The 2017 NFL regular season has concluded, so it’s time to briefly examine the state of each team’s skill positions for fantasy purposes with an eye towards next season. Having covered all of 2017’s non-playoff NFL teams, it’s time to review the rest, with the next squad being:
New Orleans Saints (11-5)
The 2017 season was not a typical Drew Brees fantasy campaign, as the 17-year veteran finished with his lowest single-season passing yard total in New Orleans, while his 536 passing attempts were his fewest since 2009. Brees’ depressed passing stats coincided with a fundamental shift in the Saints’ identity, as their defense took a significant step forward, thus negating the need to rely as heavily on Brees outscoring opponents with his arm. While the end result worked out well for the Saints in that they were able to make it all the way to the divisional semifinals, it was not what fantasy owners had in mind when spending an early-round draft pick on one of the most consistently productive passers of the last decade. Even at 39 years-old, Brees clearly still has plenty left in the tank, though his upside diminishes if he isn’t slinging the rock 45-50 times per game as has typically been the norm.
Going into the 2017 season, there were major questions as to how the Saints planned to use veterans Mark Ingram and Adrian Peterson with the addition to third-round rookie Alvin Kamara. Those questions were answered during the Saints’ Week 4 bye week, as the team traded Peterson to Arizona, solidifying Ingram and Kamara as a backfield tandem to be reckoned with. From Week 4 onward, Ingram and Kamara amassed 2,569 combined rushing/receiving yards and 23 scores (1,324-11 for Kamara and 1,245-12 for Ingram). With the Saints seemingly shifting from a fast-paced air attack to a more ground-and-pound ball control oriented offense, there should be plenty of touches for both Ingram and Kamara to thrive as RB1s this coming season, though early indications are that the younger Kamara will be the more expensive option in summer fantasy drafts. Underrated as a receiver with at least 46 receptions in each of his last three seasons, Ingram may end up being the better value relative to draft position out of the duo.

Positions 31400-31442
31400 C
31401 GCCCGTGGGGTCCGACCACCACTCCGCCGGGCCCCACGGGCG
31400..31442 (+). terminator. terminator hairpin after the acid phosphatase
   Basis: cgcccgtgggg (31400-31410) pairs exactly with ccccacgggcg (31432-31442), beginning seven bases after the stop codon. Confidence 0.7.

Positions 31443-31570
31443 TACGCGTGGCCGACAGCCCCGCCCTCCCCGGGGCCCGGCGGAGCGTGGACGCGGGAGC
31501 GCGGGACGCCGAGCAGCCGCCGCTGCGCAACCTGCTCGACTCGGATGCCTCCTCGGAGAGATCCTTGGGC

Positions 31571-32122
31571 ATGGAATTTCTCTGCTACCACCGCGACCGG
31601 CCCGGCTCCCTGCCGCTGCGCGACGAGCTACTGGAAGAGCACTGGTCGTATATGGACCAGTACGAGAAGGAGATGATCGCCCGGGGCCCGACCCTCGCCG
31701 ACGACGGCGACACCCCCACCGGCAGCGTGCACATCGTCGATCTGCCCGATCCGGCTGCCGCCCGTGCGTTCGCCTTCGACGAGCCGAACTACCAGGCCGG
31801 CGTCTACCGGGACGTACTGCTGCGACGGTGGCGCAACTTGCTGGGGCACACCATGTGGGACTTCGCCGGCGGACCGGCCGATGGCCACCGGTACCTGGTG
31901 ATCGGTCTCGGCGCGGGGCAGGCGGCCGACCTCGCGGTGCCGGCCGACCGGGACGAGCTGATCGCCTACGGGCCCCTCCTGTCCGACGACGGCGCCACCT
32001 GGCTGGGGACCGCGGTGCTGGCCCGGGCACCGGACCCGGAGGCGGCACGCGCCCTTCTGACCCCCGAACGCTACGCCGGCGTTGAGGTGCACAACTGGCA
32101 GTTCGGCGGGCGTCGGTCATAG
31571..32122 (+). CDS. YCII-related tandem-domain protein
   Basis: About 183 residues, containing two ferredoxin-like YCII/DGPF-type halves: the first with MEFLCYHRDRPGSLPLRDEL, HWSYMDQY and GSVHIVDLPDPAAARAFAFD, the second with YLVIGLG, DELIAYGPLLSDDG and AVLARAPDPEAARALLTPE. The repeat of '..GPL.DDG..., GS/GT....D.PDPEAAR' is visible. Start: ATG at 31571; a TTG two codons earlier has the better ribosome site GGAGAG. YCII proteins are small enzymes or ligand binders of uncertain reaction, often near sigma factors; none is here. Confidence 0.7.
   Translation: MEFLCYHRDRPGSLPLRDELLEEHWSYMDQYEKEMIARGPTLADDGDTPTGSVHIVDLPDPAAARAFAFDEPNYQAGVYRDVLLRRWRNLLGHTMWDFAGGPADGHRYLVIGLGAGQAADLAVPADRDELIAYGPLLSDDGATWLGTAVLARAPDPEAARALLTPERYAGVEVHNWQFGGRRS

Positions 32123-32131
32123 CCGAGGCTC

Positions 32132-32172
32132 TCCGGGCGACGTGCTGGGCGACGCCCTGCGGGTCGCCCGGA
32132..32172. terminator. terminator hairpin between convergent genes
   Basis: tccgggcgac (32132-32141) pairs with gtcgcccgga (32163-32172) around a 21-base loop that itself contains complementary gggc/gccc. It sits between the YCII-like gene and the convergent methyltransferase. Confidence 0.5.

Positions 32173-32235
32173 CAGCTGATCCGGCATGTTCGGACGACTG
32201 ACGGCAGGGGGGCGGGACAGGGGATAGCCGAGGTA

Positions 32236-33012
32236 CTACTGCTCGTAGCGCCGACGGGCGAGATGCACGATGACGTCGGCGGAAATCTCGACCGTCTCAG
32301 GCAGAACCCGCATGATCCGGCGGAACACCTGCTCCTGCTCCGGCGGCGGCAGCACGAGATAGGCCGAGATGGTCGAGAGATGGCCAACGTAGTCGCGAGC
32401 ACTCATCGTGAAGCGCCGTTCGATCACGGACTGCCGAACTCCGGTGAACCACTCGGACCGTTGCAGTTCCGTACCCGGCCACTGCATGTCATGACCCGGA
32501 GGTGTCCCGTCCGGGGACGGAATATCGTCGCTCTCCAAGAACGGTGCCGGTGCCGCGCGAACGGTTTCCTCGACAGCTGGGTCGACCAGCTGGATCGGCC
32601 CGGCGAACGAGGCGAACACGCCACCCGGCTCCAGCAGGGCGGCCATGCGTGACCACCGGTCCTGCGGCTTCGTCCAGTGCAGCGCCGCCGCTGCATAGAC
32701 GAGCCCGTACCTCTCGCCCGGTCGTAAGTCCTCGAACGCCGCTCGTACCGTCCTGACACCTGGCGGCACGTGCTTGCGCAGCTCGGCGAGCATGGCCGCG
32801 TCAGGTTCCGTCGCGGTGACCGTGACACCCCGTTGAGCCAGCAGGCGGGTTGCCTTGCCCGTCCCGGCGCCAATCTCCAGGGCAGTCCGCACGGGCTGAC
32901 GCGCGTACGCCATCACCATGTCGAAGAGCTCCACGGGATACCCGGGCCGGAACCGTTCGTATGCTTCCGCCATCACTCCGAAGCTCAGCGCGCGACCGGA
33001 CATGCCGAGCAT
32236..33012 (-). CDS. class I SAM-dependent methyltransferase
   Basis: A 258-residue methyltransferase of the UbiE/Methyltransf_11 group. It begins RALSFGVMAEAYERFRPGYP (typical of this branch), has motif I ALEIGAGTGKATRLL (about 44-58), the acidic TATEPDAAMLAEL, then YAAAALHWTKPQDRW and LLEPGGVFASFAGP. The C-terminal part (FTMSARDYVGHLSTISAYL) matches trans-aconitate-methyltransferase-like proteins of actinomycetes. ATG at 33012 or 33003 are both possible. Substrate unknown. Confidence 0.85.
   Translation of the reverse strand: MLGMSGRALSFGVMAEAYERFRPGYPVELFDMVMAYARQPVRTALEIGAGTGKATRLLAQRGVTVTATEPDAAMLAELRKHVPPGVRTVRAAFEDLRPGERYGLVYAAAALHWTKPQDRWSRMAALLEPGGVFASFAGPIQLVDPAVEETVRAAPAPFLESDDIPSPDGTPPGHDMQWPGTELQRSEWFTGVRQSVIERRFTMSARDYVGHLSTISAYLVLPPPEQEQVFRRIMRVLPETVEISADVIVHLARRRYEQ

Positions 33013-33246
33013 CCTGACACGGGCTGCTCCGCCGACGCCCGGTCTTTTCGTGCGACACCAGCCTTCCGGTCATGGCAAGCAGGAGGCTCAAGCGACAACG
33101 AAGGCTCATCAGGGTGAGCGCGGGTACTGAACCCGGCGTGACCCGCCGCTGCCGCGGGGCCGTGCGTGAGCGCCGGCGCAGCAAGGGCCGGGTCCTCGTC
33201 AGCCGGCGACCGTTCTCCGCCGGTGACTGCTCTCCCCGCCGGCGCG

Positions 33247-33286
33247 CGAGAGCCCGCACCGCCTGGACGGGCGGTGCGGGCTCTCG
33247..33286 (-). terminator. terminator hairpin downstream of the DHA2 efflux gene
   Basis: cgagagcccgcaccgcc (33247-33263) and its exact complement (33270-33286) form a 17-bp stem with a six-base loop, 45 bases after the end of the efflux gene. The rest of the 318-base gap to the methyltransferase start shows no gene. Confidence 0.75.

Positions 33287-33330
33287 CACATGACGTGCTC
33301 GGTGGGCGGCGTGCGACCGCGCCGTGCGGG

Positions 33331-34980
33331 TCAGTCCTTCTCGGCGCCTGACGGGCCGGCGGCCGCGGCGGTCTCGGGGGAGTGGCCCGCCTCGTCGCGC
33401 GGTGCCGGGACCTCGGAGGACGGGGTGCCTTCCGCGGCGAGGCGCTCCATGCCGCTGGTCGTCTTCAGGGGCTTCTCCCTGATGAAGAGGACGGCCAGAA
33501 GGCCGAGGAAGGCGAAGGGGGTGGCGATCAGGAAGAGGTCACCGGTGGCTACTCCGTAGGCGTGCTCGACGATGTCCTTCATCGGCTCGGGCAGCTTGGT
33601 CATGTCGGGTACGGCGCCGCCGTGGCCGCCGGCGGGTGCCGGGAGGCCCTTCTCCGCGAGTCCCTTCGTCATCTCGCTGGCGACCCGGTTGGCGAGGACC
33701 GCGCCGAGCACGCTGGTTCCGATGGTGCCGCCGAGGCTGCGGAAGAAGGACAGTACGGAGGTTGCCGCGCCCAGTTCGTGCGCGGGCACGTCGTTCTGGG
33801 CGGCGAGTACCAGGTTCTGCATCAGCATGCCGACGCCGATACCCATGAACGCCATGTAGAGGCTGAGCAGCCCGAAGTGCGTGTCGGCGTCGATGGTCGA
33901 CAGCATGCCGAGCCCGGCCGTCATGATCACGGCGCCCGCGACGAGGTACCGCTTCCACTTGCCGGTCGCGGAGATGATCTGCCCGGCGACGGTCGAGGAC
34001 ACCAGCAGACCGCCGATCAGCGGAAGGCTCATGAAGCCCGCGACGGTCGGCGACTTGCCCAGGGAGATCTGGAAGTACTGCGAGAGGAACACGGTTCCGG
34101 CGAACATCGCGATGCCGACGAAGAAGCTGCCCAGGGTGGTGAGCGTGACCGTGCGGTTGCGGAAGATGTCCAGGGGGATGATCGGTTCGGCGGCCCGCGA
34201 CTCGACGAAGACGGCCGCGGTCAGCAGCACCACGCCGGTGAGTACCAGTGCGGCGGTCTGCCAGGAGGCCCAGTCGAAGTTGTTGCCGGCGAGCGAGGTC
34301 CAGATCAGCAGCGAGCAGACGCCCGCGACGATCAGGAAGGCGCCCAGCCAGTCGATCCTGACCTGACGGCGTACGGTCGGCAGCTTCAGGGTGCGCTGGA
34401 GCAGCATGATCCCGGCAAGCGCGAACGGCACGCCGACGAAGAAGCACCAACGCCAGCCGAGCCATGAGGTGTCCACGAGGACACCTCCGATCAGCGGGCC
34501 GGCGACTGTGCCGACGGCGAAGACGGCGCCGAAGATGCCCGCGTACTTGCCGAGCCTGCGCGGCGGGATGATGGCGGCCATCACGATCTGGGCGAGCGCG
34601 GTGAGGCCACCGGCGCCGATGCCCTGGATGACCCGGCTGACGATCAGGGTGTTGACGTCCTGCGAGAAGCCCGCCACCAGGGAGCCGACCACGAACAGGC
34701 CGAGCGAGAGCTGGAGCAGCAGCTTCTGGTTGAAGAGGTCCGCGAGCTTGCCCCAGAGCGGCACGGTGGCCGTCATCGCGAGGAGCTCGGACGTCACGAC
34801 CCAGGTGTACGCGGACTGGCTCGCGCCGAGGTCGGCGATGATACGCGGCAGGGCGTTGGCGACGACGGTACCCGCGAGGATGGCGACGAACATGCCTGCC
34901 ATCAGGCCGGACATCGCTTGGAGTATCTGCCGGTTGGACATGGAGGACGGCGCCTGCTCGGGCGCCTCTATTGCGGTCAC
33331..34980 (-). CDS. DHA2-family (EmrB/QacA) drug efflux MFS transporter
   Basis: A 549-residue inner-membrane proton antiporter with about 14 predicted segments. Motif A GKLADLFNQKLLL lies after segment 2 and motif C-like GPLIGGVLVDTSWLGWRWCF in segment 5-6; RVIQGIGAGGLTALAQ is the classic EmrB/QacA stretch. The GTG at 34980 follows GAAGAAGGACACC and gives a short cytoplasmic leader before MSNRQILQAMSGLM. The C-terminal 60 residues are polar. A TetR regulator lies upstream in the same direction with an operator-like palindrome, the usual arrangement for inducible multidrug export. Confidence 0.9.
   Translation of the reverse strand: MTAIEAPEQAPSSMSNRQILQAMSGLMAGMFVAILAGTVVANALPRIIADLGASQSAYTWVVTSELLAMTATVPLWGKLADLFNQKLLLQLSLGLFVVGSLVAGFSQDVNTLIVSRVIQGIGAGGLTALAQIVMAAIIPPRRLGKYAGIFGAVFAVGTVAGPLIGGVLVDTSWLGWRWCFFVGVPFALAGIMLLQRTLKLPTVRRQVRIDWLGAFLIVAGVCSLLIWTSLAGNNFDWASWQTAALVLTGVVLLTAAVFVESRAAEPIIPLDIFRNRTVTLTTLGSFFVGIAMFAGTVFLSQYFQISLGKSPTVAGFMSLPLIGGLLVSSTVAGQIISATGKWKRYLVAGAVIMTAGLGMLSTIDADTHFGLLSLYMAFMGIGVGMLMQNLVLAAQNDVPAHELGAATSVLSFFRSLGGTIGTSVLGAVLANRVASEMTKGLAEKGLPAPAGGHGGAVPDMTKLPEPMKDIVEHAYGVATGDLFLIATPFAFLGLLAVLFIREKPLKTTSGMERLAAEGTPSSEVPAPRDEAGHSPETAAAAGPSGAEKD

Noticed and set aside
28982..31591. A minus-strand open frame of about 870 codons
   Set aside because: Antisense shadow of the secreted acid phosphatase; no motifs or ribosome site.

|Ted Ginn Jr.||15||53||787||52.5||14.8||1||4||10||39||2.6||3.9||0||0||0|
Surpassing his rookie year numbers in yards and catches is certainly impressive, though it’s hard not to be disappointed in Michael Thomas’ five touchdown catches after he posted nine the season prior. Even so, Thomas proved he’s more than capable of serving as top wideout after Brandin Cooks was traded to New England in March 2017. Throw in a dominating postseason performance last January (15 catches, 216 yards, 2 TD across two games), and Thomas has the look of a fantasy stud who should show some positive regression in the touchdown department. Ted Ginn Jr. was brought in via free agency shortly after Cooks departed, and finished with his highest single-season yardage total since 2008 in Miami. Now 33 years old, Ginn likely slides down to third on the Saints’ wideout depth chart after the team was able to lure Cameron Meredith away from Chicago, assuming the latter’s recovery from a torn ACL and MCL suffered last summer goes setback free. Brandon Coleman was once considered a fantasy sleeper as a 6-foot-6 potential red zone weapon, though it appears his utility remains as nothing more than a depth option. Willie Snead amassed 141 receptions and 1,879 receiving yards over his first two NFL campaigns, though he fell out of favor with the Saints’ coaching staff as a PED suspension and hamstring injury cost him five games while seeing the field sparingly in the ones he did suit up for. Snead has a golden chance to rehabilitate his career in 2018, as the receiver-needy Baltimore Ravens signed Snead to a two-year, $10 million offer sheet that turned into a binding contract after the deadline for New Orleans to match came and went.
Coby Fleener has been nothing short of a disappointment in New Orleans since signing a five-year, $36 million free agent deal in March 2016, having caught a total of just 72 balls for 926 yards and five scores in two seasons as a Saint. Fleener’s obscenely large contract relative to his production, combined with the Saints’ acquisition of old friend Ben Watson during free agency has fueled speculation the former Stanford alum could be a cut candidate prior to the 2018 season opener. Josh Hill didn’t surpass 30 receiving yards in any 2017 regular season contest but came up big in the playoffs, averaging 51.5 yards per game. Heading into his age-28 season, Hill has never eclipsed 200 receiving-yards in any of his five NFL seasons and won’t push for a full-time gig.